How to Get Rid of Smoke Odors in Your Home
When you see a stain—no matter if it's sticky, greasy, or simply set in—you likely know which tools to reach for in getting rid of it. But what about the cleaning tasks that you don't see? Think: smoke odors. Smells can be tricky to address because you can't actually see improvements being made, but there are specific ways to erase the offending odor from your home, even when it's as tricky as smoke. Step one? Open up your windows for ventilation. "You can even set up two fans, one to draw fresh air in at one end of your home and the other to move air out," says Mary Gagliardi, also known as "Dr. Laundry," Clorox's in-house scientist and cleaning expert. She notes that depending on how long the smoke has been in your house, this step could be all you need.
However, in the event of lingering scent from burnt food, tobacco use, or a nearby wildfire, you'll need to do more. Luckily, Gagliardi says there are a few more steps you can take to refresh your space.
Wash your clothes and fabrics.
"If you have aired out your home, and initially it seems like everything is okay but later you start to notice a lingering smoke smell, then the smoke is on your fabrics," explains Gagliardi. In this case, you'll need to prepare your washing machine for a load of laundry. She recommends including a laundry sanitizer, like Clorox Laundry Sanitizer ($9.75, target.com), in the rinse cycle to freshen your clothes and textiles of any smoke and cigarette odors. "If you have a single item you want to deal with (maybe a shirt worn while enjoying an outdoor fire) you can use Clorox Fabric Sanitizer Spray ($5.69, target.com) to spray the fabric just prior to washing," she explains.
Don't forget to clean overlooked fabrics in your home like curtains and drapes, too. "These are often machine washable, which is great news if your curtains need a thorough cleaning because of smoke odors," adds Gagliardi, also noting that steam cleaning is a more temporary option. "Fabrics that aren't machine washable or appropriate for steam's high temperatures should be dry cleaned—always follow the care instructions."
Restore your furniture and floors.
When it comes to upholstery, Gagliardi recommends steam cleaning, but do make sure to test a hidden spot (like under seat cushions) with pretreatment products to check for changes in color. The same rule applies if you're using a fabric sanitizer on furniture, either alone or in conjunction with a steam clean—spray a little bit of it and then wait for five minutes. Once your test area has air-dried, look to ensure the color is the same as it was before. If everything looks good, spray a fabric sanitizer over as much of your furniture that you would be able to clean in five minutes, then steam clean it. "After three minutes, begin cleaning with the steam cleaner," explains Gagliardi. "Repeat with another small section until the entire surface (including cushions and arm rest covers) has been cleaned." Lastly, air-dry.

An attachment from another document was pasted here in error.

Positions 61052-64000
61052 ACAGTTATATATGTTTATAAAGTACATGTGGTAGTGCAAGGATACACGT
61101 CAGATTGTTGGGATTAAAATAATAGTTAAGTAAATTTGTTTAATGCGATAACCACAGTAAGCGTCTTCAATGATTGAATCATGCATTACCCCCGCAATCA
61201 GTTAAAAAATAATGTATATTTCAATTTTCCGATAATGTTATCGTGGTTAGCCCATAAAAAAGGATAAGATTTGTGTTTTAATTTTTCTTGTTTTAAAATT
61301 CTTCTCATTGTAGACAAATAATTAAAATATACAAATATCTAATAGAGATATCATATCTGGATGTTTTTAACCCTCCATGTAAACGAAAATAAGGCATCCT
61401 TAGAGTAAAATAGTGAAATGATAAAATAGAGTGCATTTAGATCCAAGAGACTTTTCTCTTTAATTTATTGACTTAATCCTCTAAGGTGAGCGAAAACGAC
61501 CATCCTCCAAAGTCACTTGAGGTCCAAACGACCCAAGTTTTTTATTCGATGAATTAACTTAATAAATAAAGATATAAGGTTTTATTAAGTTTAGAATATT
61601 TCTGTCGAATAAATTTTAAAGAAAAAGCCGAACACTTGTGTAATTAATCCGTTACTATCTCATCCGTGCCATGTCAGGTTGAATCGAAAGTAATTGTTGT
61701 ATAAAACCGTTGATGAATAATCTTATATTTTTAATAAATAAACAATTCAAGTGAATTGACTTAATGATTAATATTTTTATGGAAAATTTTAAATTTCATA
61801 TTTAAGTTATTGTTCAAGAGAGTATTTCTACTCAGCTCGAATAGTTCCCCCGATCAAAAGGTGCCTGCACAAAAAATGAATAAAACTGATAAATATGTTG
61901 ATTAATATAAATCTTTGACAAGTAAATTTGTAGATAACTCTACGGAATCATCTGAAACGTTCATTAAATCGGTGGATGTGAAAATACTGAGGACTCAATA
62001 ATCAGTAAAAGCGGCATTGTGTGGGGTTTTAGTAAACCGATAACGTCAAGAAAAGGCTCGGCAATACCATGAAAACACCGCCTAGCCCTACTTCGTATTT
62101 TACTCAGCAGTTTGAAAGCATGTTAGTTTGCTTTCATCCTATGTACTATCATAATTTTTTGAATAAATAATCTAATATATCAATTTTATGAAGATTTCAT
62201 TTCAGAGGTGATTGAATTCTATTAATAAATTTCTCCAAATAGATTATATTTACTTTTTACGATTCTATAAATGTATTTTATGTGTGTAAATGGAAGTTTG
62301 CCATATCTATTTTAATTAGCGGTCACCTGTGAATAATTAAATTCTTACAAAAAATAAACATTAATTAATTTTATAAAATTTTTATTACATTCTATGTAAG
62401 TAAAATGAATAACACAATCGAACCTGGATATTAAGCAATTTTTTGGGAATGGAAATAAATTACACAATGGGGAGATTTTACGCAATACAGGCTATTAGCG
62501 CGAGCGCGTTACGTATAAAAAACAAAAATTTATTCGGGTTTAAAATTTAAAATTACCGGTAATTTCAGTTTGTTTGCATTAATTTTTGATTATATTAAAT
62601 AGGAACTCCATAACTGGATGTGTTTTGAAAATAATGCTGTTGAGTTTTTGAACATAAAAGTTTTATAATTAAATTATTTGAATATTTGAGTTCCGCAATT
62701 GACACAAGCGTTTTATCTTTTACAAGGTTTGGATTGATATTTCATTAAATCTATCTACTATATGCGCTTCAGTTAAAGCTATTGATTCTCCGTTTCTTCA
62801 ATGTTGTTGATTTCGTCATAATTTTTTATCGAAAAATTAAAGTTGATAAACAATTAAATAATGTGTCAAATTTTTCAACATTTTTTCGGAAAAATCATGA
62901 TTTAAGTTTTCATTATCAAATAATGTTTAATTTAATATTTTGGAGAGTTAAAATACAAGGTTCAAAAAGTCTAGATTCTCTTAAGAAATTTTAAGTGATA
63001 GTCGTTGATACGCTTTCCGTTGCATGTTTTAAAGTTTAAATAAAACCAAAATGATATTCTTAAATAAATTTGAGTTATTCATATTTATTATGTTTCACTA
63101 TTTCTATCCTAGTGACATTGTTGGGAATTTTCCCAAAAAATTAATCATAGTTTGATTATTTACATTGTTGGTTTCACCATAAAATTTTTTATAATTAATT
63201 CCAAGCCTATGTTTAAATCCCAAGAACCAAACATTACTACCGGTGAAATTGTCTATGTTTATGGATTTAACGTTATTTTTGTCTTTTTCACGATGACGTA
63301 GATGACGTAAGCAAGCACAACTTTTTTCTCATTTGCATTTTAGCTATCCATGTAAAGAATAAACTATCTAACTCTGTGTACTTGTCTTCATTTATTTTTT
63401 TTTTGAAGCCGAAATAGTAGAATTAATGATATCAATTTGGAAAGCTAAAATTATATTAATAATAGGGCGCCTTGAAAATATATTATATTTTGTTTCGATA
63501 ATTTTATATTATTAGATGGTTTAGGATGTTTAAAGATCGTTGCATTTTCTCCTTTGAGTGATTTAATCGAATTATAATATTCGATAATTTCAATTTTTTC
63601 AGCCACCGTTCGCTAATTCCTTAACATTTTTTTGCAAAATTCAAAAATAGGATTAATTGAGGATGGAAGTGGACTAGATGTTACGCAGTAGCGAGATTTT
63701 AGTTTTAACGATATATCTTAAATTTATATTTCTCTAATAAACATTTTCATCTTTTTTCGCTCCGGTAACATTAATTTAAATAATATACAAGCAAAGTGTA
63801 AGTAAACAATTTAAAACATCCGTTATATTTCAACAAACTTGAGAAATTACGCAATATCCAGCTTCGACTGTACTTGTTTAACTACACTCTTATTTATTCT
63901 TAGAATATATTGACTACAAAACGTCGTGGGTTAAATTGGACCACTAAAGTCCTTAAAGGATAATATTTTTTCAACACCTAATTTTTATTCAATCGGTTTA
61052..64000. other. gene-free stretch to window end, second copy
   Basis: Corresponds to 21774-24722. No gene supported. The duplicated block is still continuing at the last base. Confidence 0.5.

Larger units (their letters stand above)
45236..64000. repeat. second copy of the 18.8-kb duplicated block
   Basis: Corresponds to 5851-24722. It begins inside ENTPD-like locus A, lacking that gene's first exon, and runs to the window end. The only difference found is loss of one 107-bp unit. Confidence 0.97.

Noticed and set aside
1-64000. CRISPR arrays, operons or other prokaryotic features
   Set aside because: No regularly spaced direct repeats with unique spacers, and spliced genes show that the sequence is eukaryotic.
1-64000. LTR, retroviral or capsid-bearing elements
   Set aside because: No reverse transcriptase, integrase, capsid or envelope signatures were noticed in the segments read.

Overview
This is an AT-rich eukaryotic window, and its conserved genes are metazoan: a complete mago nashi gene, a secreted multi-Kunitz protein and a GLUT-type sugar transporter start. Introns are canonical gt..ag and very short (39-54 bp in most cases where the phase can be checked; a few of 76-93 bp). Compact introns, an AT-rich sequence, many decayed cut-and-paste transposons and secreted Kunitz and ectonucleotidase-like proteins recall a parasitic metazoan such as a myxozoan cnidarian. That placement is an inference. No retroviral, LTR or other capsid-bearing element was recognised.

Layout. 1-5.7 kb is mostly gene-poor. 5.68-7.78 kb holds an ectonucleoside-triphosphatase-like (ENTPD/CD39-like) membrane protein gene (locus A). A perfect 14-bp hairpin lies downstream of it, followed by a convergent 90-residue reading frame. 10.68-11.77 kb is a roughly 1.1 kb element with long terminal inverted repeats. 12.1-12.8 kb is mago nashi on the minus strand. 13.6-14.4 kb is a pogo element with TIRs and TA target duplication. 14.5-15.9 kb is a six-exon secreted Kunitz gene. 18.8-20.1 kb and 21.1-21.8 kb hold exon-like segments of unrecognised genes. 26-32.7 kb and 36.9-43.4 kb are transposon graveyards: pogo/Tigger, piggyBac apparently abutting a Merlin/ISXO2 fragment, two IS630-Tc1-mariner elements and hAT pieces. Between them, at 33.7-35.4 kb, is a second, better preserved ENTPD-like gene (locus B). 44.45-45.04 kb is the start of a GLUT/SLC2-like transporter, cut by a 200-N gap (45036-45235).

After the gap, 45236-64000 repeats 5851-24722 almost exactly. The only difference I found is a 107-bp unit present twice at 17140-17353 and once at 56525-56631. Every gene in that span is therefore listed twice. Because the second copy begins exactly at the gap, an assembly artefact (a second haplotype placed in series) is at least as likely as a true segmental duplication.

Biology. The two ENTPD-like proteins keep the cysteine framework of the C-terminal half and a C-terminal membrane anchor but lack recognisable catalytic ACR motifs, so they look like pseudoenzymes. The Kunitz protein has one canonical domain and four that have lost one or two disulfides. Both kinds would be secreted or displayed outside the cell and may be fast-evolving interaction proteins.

You can also follow this exact process to steam clean your carpets, or you can also try out baking soda as a cleaning product—this can clean your furniture and carpeting, too. Sprinkle this thoroughly on your carpets, and let it sit for 24 hours. Afterwards, vacuum it and you're all done. "If the smell returns (not uncommon with years-old cigarette smoke odors in carpet), that could mean the odors have penetrated through the carpet to the pad," says Gagliardi. "In that case, replacing the pad and the carpet would likely be necessary."
Cleanse walls and most-touched surfaces.
Walls are the most common areas smoke absorbs into in your home. Gagliardi says that mixing powder TSP (trisodium phosphate), like Sunnyside TSP Heavy Duty Cleaner ($32.06, homedepot.com), with water will combine for a cleaning solution that combats "the greasy component of cigarette smoke and soot." After cleaning with this mixture, repaint your walls if any stubborn smoke smells stick around.